Falls cuts teaching staff

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Budget deficit projected for 2016-17
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About a dozen teachers in the Oconto Falls School District were issued nonrenewal notices earlier this month, as the School Board addressed a projected $430,000 budget deficit for the 2016-17 school year.

“As an organization right now we’re experiencing some very difficult decisions,” Superintendent Dean Hess said.

The decisions are just going to get harder, with a $1 million deficit projected for the 2017-18 school year when a three-year referendum expires. This referendum, passed in 2014, brought in $400,000 in tax revenue for one-to-one technology for students, roof repair and personnel expenses.

The nonrenewals were issued only to certified teachers — for budgetary reasons, not performance issues, Hess emphasized. The School Board acted upon the nonrenewal notices in executive session on March 14 and is scheduled to issue final nonrenewal notices in open session on April 11.

The number of nonrenewals could change, depending if other teachers decide to resign or retire. The School Board in February approved a retirement incentive of up to $10,000 for eligible teachers, and Hess said several teachers were interested in the option.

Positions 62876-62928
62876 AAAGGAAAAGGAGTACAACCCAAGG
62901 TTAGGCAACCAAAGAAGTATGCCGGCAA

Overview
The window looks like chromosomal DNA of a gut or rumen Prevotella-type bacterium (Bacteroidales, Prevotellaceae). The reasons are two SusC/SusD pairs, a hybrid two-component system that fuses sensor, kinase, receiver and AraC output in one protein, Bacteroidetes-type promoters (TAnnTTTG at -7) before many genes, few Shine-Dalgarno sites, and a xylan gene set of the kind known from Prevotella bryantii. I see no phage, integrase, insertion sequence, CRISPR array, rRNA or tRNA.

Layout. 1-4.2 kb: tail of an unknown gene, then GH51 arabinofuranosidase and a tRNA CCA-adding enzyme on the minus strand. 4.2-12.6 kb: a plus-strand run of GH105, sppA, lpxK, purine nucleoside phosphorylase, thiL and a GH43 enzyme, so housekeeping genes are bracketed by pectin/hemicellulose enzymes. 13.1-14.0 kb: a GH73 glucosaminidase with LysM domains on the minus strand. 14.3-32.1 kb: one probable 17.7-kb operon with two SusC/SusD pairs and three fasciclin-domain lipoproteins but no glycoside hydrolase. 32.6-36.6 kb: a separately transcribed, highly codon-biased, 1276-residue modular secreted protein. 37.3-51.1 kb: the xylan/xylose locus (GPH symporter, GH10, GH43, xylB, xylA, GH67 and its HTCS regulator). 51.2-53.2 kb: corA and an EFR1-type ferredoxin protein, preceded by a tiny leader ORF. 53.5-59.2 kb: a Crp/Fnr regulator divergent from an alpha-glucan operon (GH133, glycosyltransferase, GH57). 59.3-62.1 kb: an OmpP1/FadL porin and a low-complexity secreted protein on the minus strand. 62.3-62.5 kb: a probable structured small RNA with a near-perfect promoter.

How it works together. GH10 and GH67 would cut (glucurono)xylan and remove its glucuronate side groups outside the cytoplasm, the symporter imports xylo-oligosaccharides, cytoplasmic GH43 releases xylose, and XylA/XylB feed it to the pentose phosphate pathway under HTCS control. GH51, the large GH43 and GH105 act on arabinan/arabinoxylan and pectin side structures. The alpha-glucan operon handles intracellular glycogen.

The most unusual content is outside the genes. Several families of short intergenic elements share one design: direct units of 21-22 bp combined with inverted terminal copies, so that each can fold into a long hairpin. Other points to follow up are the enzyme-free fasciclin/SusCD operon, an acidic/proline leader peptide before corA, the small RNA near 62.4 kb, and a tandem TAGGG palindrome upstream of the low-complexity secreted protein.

Hess said the district’s administration has a history of fiscal frugality, basing decisions on how students will be the least affected.

“We cut back in as many areas as we could outside the classroom,” he said. “We’re now recognizing we cut back a little more than we could afford to.”

He said the district is experiencing shortfalls in some budgetary areas and is looking to fund new initiatives, such as tech mentors. The School Board approved extracurricular assignments for 10 teachers for the 2016-17 school year to serve as mentors for colleagues, helping them integrate technology into their classrooms.

The board has already approved six retirements and resignations, effective at the end of the current school year: Lou Hobyan, Washington Middle School principal; Charlie Rochon, high school special education teacher; Linda Hougas, sixth-grade math teacher; Catherine Kellogg, part-time hearing impaired teacher; Amy Root, high school science teacher; and Geoffrey Root, high school math teacher.

Rochon, president of the Oconto Falls Education Association, said Oconto Falls is like many rural school districts struggling financially, as state funding is reduced and districts rely more on the electorate to support a referendum.

“It’s unfortunate education has come to this,” he said.

He said employee morale is “not really good,” because the nonrenewal of longtime co-workers and friends affected the staff deeply. He said students also are affected.

“In the long run, you’re going to see an effect on the students because you’re going to see much larger class sizes,” he said.

A reduction in the tech ed department, for example, is one example of the negative effect on students, who in the past have graduated from this program with skills needed for a career or technical school, he said.

“In those areas, you can’t cram 25 students in the shop,” Rochon said.